China Mobile Ltd. (NYSE:CHL) is in the news today, after the Federal Communications Commission (FCC) voted unanimously to deny the Chinese state-owned firm's application to provide U.S. telecommunication services. The FCC expressed concern that the Chinese government could use the approval to spy on the U.S. government.
The decision comes amid increasingly tense U.S.-China trade relations, and has sent CHL stock down 1% to trade at $46.31. Since a March 20 annual high of $55.84, the shares have shed 17%, guided lower by their descending 10-day moving average. Plus, CHL is about to rack up its eighth straight weekly loss.
Options traders have come out of the woodwork today in droves, though volume is limited on an absolute basis. Specifically, more than 2,100 CHL put options have changed hands today -- 15 times the average intraday amount and 31 times the number of calls traded. Leading the charge is the December 42.50 put, with new positions likely being purchased. This indicates put buyers expect China Mobile to sink to levels that haven't been seen since March 2014 by year's end.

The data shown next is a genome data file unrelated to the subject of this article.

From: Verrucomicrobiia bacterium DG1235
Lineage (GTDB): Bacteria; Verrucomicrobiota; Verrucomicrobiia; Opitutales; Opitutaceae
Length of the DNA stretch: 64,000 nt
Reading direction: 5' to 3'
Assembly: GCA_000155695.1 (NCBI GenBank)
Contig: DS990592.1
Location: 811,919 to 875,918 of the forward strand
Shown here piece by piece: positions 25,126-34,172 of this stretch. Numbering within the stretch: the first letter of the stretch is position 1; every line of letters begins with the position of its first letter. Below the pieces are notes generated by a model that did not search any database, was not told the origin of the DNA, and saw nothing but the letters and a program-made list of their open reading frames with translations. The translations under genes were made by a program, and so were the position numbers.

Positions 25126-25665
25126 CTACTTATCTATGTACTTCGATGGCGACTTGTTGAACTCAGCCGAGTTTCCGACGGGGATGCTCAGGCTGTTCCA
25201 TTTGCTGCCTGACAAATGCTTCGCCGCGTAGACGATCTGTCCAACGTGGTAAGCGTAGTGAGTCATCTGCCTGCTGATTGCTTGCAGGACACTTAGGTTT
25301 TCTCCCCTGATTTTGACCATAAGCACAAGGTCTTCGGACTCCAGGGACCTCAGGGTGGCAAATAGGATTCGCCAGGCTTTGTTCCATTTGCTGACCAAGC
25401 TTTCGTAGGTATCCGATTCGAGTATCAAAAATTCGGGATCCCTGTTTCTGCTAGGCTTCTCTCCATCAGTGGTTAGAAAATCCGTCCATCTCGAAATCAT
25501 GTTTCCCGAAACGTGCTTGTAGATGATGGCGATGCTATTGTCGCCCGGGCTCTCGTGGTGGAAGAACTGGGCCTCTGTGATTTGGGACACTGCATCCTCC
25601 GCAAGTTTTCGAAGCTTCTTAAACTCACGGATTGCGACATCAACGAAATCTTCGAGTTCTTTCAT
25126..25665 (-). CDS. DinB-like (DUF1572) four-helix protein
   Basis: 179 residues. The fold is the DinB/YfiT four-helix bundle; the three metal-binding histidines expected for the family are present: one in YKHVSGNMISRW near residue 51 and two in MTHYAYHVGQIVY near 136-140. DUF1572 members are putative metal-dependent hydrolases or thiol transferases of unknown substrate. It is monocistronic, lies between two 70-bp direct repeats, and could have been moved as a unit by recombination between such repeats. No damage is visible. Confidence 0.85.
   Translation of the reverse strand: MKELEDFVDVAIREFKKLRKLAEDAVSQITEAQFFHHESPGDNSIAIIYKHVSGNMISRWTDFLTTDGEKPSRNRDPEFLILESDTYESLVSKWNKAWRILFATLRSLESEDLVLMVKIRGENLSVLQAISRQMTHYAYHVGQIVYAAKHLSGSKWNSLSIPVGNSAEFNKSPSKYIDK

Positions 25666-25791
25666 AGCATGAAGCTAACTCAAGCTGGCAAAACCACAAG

There's ample room for a shift in sentiment. The majority of brokerages in coverage rate CHL a "strong buy," while its consensus 12-month price target sits all the way up at $55.53. Plus, short sellers have been hitting the bricks, with short interest down 38% in the most recent reporting period to 1.73 million shares, the lowest since September and a slim 0.2% of its total available float. Downgrades and/or a fresh round of short selling could ramp up pressure on CHL.